Maybe use part of your newly-found free time to do some longer-term work-related tasks that have always been on your list but you were not previously able to prioritize?

      For example, right now I have engineering technicians updating old service procedures from home to reflect the latest designs/tools/etc. This has always been a thing that everybody agreed needed to happen, but it didn’t take priority over their other on-site tasks. Now they’re not on-site and have time to spare, and we’ve made more progress on these procedures in the last 2 weeks than we did in the previous 2 years. Most people have something like this at their job; never been a better time to take care of it.

      1. Malarkey01*

        I like these suggestions. I’ve also used some time to clean up/organize online files and done a few online courses that need to be complete at some point before December. Maybe come up with one or two extra “projects” a week.

        I do think it’s important to respect a starting/closing team so you can still have some balance so don’t feel like you need to answer questions after hours if that isn’t something you would regularly do in office.

    2. Secondary Teacher (Scotland)*

      I’m a teacher too. My rule of thumb for the past week has been to set the work for my classes each day, be around to answer questions for a set time during normal school hours, check email/Teams/our dept FB group first thing in the morning, after lunch and at the end of the day (and reply to anything needed), and spend a couple of hours on lesson development or professional reading/study (I brought home a bunch of books I’ve been meaning to read for a while, and started a couple of online courses to refresh and develop my own knowledge and skills) each afternoon. I probably spend about 4 hours a day working, maximum. It feels like I’m not working enough, but my management have been clear that we are not expected to watch the clock, that the important thing is supporting the students and making sure they have what they need, and that we are not expected to work as normal under these circumstances. They have stressed taking time to rest and relax, and being aware of physical and mental health.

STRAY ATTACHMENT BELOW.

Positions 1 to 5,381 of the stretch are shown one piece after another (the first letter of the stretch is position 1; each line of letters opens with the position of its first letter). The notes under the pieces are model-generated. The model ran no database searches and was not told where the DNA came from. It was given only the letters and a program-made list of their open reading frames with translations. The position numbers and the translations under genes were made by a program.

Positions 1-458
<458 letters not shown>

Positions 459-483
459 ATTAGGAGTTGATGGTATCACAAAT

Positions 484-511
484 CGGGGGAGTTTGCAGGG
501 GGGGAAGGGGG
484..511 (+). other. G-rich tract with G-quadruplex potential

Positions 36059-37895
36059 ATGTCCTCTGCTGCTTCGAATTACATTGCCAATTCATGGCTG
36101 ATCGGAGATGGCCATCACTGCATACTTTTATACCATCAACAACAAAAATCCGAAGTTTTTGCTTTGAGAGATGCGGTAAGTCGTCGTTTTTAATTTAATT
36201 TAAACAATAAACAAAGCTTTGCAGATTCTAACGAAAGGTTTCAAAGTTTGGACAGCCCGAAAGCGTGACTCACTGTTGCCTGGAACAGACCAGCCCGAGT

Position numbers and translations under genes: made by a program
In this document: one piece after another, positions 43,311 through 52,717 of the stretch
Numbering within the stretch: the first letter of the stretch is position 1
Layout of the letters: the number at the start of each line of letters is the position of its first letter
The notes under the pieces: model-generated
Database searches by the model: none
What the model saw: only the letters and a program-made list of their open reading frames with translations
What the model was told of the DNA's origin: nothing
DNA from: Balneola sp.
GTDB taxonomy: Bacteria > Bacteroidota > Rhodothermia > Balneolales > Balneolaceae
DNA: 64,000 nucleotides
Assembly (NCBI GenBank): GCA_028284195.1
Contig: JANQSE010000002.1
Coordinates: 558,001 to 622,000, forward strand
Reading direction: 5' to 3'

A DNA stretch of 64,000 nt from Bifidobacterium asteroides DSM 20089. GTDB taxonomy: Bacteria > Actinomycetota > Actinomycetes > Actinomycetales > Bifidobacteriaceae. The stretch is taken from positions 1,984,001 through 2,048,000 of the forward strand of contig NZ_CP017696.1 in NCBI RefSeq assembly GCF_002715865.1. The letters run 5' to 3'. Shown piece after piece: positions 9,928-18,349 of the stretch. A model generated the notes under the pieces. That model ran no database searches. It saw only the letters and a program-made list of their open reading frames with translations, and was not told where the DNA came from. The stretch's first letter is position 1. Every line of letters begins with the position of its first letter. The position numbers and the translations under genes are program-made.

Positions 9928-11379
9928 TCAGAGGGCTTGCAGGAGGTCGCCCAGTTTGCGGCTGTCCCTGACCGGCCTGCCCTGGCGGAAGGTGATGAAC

I think the important thing is that we are making sure the students have what they need. Everything else is secondary. And it sounds like you are doing great at that!

    3. Jules the 3rd*